Home Articles Australian start-up launches blockchain system to fight food fraud and future pandemics

Australian start-up launches blockchain system to fight food fraud and future pandemics


In 2009 the swine flu pandemic responsible for more than 17,000 deaths worldwide was found to have originated in pigs from Central America. In 2013, bird flu was transmitted from chickens at a wet poultry market to humans. Now, in 2020, we are faced with COVID-19 which is said to have originated at a seafood market in Wuhan, China. 

It seems our food origins storytelling has also become lost along the way. Farmers and fishers who were once the lifeblood of every community have now become faceless suppliers. The connection to our food source has been lost, their regions invisible and the supply chain unknown. This lack of transparency, along with food chain supply inefficiencies, costs the global economy over USD$100bn annually. 

Introducing, Two Hands, an Australian start-up born out of a desire to change the way people connect with food. Its mission is to restore trust and closeness between fishers, farmers, chefs, and consumers, to build the same trust we once saw in local communities on a global scale. 

What is the story behind Two Hands?

Founder and Managing Director Greg McLardie first saw concern in the global lobster industry three years ago with supply chain inefficiencies causing Australian Southern Rock Lobsters to be handled upwards of 10 times and the fishers being marginalised by profit-hungry middlemen.

“And when I talked to chefs in Shanghai, they were hungry for a transparent connection back to their producers, as they couldn’t trust the ingredients entering their kitchen for worry of fraud,” said Greg.

Two Hands is a digital marketplace, an Airbnb-type disruptor that has reinvented the food supply chain in a bid to create a connection and humanise cutting edge food technology. The marketplace is based on blockchain and smart tagging technology. Two Hands is one of the first companies globally to monetise blockchain. 

How exactly does Two Hands work?

The Two Hands marketplace starts at the ‘Source of Truth’, the producer. Each product is tagged and the location, weight and quality recorded. Orders are placed directly from chefs, aggregated and sent directly to restaurants, avoiding numerous middlemen in the traditional supply chain, including fish markets in China.

The blockchain technology validates the source and the product journey, providing full transparency. Each smart tag is unique and customised, enabling the chefs and consumers alike to see videos of the specific producer, the region in which it was harvested, sustainability and finally how it came to be on the consumer’s fork at their chosen restaurant.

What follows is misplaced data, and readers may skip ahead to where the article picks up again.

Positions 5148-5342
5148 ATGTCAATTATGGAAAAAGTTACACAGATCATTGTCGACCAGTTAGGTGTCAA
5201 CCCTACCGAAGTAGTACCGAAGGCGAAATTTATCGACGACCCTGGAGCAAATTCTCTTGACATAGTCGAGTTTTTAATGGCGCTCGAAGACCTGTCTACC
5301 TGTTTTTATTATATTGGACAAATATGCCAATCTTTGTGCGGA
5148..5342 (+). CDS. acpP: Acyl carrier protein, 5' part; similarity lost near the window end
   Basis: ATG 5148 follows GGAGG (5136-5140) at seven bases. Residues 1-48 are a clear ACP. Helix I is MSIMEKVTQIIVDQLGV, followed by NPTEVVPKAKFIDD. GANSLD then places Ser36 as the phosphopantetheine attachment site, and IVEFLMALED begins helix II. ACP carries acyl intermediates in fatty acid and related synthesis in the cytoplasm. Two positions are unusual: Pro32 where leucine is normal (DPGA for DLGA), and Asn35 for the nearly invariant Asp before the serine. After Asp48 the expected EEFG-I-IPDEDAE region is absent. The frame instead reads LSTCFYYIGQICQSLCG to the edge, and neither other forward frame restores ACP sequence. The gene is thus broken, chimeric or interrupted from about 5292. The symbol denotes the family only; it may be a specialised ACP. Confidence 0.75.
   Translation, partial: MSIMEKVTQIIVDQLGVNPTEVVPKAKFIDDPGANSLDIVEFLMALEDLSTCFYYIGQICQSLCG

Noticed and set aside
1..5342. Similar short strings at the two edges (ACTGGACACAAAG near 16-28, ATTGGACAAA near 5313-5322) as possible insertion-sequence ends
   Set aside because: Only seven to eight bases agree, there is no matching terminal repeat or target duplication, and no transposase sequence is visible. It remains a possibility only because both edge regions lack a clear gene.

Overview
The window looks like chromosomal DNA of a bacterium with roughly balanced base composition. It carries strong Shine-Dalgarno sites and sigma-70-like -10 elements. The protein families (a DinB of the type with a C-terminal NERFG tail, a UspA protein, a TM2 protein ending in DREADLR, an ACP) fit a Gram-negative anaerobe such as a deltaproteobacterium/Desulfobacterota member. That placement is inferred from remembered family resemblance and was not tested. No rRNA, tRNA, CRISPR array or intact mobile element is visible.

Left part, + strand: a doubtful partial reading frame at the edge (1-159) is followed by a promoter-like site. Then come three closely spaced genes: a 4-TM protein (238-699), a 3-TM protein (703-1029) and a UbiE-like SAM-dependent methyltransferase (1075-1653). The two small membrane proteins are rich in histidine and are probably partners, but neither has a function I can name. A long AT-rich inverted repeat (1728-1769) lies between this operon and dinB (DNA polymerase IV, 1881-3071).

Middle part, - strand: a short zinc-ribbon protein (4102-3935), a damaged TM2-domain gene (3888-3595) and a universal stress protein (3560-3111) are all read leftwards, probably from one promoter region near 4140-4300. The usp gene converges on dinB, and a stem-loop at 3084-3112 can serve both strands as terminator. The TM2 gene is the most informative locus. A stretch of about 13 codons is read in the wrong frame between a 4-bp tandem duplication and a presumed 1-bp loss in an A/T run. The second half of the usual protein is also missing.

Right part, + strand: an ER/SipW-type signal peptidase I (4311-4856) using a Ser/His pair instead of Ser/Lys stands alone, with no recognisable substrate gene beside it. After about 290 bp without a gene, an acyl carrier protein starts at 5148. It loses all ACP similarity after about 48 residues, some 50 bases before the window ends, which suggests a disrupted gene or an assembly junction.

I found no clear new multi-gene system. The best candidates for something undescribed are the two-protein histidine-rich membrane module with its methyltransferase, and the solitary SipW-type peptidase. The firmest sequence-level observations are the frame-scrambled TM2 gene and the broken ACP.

“We are on a mission to change people’s relationships with what they eat. We want to create intimate connections with the best farmers and producers so we can offer the world the very best delicacies presented with respect, the way nature intended and transported like you would carry any precious object, with Two Hands. 

“Safer, fresher, higher quality food shouldn’t cost more. By directly connecting farmers, fishers and restaurants we save 20% in supply chain costs. Two Hands passes these savings to incentivise Chefs to make the ethical choice, while also incentivising fishers and farmers who supply superior quality,” said Greg. 

Two Hands customers already include internationally recognised hotel chain Waldorf Astoria in Shanghai with an additional 15 hotels to be included in the coming months. 

“Because I know where the lobster comes from, I know it is being cared for. I am cutting out the middleman and it is coming direct to me. It is out of the ocean and two days later it’s here, it’s alive. I know its natural environment and that it is chemical free, it has not been tampered by anybody in the process. What I am getting is a true authentic product,” Head Chef Alistair Carter, of Waldorf Astoria stated. 

Two Hands prides itself on avoiding fish markets and dealing directly with the farmers. It is through this strategy the company is well-placed to capitalise on safe Australia-China food trade after COVID-19, to mitigate future outbreaks through food handling. Coupled with the expansion into more seafood and beef, Two Hands annualised revenue is earmarked at over AUD$1 million. 

Two Hands has partnered with the Australian equity crowdfunding platform Birchal, aiming to raise AUD $3 million through public investment to expand their proteins and restaurants and further evolve its digital marketplace, making it indispensable to its users.